8 connected objects unlocking a new type of retail-customer relationship
Do you own any connected products? No, we’re not talking smart home devices like doorbells and lightbulbs, but new types of connected objects from fashion to beauty. These are items that for years have been ‘dumb’, but now have the potential to unlock a different kind of relationship between customer and brand.
It’s all down to the fact that as tech gets better, cheaper and smaller, more possibilities open up around its use. You can now put a sensor in just about anything – even clothing – and through it gather all sorts of information about the object and its use. It’s the Internet of Things (IoT).
One of the biggest ways connected objects are changing the customer relationship is by letting brands keep in touch with customers after they buy. While things like social media have helped extend a relationship that used to end at the shop door, a direct connection via the product itself opens up a whole new ball game.
The retailer or brand is able to learn about the customer through the way they use the object. This might be how often they wear it or how often they pick it up or how they perform in a workout. This info can then be used to improve everything from the product itself to marketing.
Here’s eight top examples of connected objects in action and how they’re improving customer-retailer links:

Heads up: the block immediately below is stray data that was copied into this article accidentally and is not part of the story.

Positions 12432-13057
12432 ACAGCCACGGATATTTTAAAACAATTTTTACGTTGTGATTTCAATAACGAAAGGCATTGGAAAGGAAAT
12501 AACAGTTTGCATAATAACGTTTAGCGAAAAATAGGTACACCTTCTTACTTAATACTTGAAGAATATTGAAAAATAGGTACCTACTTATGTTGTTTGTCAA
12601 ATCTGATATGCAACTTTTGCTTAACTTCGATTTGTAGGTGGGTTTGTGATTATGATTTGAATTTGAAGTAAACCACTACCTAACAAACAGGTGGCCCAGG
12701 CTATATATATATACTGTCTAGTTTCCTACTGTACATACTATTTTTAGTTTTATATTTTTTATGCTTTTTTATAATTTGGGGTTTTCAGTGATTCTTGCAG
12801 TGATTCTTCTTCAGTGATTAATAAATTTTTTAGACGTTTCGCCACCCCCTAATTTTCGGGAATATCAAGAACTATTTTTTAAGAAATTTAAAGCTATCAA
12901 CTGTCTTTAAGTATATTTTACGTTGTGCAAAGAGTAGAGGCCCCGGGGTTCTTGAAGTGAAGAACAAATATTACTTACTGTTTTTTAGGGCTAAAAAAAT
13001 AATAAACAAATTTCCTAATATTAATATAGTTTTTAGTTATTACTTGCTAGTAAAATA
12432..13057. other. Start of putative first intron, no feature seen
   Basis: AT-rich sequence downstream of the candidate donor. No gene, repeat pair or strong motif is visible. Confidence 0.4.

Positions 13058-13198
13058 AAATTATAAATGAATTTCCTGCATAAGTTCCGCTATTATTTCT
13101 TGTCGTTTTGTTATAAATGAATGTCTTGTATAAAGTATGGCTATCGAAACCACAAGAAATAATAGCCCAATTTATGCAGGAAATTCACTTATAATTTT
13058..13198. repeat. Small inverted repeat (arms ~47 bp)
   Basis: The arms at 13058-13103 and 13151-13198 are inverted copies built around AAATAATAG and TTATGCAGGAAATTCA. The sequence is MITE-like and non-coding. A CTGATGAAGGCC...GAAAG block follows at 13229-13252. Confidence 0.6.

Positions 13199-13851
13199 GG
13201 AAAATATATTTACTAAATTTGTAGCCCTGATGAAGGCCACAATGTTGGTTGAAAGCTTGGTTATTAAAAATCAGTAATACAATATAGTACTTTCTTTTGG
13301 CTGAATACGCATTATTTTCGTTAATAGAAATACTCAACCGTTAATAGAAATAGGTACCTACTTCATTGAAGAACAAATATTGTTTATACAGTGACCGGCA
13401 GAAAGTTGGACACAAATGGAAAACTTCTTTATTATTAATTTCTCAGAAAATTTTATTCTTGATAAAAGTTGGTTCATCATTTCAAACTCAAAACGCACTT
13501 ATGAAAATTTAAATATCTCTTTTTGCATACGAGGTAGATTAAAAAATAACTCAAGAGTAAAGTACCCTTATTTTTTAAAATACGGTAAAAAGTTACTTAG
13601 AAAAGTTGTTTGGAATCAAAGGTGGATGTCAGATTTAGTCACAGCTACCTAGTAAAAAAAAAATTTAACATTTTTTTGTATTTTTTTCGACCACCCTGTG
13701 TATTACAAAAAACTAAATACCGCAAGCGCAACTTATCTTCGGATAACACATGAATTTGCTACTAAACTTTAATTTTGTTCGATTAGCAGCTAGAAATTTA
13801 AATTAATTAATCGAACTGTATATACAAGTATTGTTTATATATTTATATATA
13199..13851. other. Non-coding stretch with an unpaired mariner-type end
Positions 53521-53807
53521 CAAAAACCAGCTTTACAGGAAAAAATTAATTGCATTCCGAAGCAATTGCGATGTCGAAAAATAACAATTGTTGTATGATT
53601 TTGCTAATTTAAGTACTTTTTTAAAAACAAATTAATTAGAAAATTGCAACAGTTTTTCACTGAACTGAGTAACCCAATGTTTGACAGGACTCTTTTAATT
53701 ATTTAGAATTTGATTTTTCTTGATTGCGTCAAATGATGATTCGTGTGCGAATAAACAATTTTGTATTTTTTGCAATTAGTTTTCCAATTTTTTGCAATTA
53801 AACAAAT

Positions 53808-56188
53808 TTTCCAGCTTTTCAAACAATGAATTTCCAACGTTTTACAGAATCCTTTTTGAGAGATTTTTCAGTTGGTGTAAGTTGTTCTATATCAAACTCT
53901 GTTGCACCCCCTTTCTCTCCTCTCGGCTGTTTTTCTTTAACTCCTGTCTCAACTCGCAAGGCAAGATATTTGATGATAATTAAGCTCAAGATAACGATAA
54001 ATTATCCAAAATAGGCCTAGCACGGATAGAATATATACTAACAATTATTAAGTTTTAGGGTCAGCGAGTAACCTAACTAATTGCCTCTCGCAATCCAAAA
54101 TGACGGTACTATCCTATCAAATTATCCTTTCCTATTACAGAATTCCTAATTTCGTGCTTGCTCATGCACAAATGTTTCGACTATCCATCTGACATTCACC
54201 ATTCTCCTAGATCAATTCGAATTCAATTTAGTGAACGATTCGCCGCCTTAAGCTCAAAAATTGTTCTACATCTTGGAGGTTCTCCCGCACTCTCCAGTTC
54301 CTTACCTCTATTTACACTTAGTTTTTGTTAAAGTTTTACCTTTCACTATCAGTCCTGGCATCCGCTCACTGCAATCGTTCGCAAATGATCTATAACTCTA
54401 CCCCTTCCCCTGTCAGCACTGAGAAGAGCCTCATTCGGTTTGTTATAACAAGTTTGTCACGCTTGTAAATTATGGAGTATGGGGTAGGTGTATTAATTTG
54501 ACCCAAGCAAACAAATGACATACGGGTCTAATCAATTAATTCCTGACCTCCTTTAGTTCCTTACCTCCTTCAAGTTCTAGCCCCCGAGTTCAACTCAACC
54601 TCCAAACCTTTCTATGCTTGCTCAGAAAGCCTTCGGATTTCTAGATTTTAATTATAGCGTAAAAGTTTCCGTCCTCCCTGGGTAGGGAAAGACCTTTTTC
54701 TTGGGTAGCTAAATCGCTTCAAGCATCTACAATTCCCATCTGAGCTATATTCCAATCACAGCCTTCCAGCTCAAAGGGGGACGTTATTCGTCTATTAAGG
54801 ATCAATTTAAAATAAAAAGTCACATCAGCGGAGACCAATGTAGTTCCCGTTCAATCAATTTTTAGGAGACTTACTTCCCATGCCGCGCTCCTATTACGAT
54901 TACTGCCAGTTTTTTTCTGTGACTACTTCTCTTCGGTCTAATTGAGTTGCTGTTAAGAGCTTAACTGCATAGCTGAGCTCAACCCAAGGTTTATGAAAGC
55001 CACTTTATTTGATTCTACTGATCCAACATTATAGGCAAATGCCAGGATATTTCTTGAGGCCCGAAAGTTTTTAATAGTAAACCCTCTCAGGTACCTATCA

1. SK-II’s connected makeup bottle
Beauty company SK-II has launched a new connected bottle for its best-selling Facial Treatment Essence. The smart packaging partners with an app to help customers with their skincare routine once they’re in their own home.
This is a great example of how brands can become more useful to customers. By giving its customer tips on how best to use its products once they’re at home, SK-II makes them feel like the brand actually cares about their skin.
The connected bottle knows when the lid is removed which means SK-II also knows how often customers use the product, and how fast they go through it. This gives the brand a great opportunity to remind customers to stock up before they run out.
2. Tommy Hilfiger’s Xplore clothing
Tommy Hilfiger’s XPLORE clothing range lets the brand find out what happens to the products after a customer buys them. The Bluetooth-enabled range tracks customer movements and rewards you with points for wearing the products to visit Tommy Hilfiger stores and other locations.
Customers can also get points for completing challenges. The points can be exchanged for rewards like gift cards, signed merch, concert tickets and Tommy Hilfiger catwalk show tickets. By rewarding customers for wearing its clothes Tommy Hilfiger is encouraging them to wear them more, which means more people see them. It’s like living, breathing advertising.